The False Premises Behind Crisis Management

Key weapons in the armory of bank regulators include the concept of a resolution mechanism for defaulting banks and the principle of segregation of “casino” banking from its allegedly more stable bedfellow, retail banking.

Key weapons in the armory of bank regulators include the concept of a resolution mechanism for defaulting banks and the principle of segregation of “casino” banking from its allegedly more stable bedfellow, retail banking.

The powers to be have created an incredibly heavy bureaucracy in the event of a major bank default in Europe. Even an extended weekend will hardly be long enough to get the main players together around a table or over a conference call. There is a genuine challenge for regulators to translate the theory of resolution into practice in an inevitably turbulent market. The whole concept of resolution is similar in thinking to the assumption that a CCP, in a crisis, would be able to unwind, in an orderly fashion, the defaulted positions on one or two of its largest clients. In reality, without detracting from the need for plans and the value of the work undertaken to date, it is apparent that any resolution process will not work as planned. We have also no precedent; in the last crisis, the preferred resolution was to sell the delinquent parties to stronger banks. But subsequent litigation and government action, as well as antipathy to the “too big to fail” bank, means that avenue appears firmly closed.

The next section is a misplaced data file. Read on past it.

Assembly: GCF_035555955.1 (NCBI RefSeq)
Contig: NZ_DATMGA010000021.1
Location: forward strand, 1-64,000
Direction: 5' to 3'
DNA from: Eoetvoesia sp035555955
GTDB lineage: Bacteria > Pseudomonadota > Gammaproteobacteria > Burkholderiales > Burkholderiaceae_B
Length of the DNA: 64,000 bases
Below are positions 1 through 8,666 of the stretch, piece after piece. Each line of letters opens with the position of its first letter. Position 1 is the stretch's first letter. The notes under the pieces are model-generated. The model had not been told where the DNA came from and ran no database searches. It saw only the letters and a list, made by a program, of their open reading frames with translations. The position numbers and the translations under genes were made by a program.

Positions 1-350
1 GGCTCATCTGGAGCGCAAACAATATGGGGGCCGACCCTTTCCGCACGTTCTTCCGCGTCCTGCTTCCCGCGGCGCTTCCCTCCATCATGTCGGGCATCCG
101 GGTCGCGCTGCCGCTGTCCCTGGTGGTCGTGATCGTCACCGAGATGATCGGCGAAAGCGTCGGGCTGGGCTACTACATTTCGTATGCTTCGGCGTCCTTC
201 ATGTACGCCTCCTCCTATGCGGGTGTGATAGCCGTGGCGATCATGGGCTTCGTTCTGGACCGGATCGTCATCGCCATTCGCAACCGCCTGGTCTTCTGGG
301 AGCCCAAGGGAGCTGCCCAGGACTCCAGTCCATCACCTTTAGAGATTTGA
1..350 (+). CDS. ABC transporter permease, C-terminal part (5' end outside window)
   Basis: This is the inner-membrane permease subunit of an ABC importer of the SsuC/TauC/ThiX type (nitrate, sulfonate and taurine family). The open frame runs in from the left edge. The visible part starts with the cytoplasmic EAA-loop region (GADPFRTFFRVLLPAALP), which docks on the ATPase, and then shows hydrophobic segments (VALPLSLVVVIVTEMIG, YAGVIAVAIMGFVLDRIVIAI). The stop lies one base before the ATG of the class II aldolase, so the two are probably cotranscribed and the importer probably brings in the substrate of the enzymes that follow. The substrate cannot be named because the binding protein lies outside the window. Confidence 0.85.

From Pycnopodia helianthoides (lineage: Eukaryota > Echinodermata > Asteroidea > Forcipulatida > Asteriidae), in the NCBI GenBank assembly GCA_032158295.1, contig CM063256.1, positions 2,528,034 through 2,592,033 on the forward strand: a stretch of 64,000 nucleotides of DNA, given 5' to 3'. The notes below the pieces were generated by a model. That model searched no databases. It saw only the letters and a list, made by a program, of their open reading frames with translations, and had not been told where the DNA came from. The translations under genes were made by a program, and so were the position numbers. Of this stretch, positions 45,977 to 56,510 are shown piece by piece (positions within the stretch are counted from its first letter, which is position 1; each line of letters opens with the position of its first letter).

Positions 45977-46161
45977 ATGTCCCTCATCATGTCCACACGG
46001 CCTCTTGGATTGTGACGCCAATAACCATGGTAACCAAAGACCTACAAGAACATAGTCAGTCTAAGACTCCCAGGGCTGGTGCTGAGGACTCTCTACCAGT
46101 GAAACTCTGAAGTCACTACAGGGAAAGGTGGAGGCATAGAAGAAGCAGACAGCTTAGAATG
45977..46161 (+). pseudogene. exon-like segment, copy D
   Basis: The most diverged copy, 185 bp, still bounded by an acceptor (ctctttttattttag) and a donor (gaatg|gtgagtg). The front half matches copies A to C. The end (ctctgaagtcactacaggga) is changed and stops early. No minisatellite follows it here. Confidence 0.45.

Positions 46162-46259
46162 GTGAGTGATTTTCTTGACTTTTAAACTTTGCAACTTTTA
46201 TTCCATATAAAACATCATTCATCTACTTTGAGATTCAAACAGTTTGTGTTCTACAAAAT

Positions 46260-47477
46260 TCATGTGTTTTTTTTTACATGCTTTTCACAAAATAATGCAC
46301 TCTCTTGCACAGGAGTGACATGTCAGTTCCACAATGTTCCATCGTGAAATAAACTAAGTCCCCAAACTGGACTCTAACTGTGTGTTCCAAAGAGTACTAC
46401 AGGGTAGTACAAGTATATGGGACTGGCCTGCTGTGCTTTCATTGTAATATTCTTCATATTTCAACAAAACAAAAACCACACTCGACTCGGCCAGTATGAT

Another part of the regulatory armory is based around the Volcker rule. Like a lot of the new vocabulary in the regulatory lexicon, the concept is simple but the reality is absurdly complicated. Volcker calls for the segregation of proprietary trading from retail banking. In other markets, there is talk of ring fencing as if there is a clear dividing line between the needs of the retail clients, most likely including the SME sector, and those of the large corporate and financial institutions.
Even as a signed up member of the cynics’ society, I could never have foreseen the outcome of the Volcker process. Who could design a new structure involving five different regulatory agencies, 963 pages of verbiage and 2826 footnotes at the last count? It is no wonder that Volcker is commonly known as the Lawyers Relief Act in the U.S.!

There are two logical scenarios that could activate the resolution process for a bank. The first and simplest is a crisis unique to the bank. But it is hard to imagine such an event. In a small bank, fraud could easily create a one-off event. But in the systemically important world of big banks, fraud is unlikely to drive an institution into resolution. Losses from trading are a potential unique cause for default, although the leverage ratios now imposed on banks, even in the less onerous form agreed by the regulators under pressure from Continental Europe’s cosseted national champions, would appear to limit the likelihood of these bringing a major institution to the brink.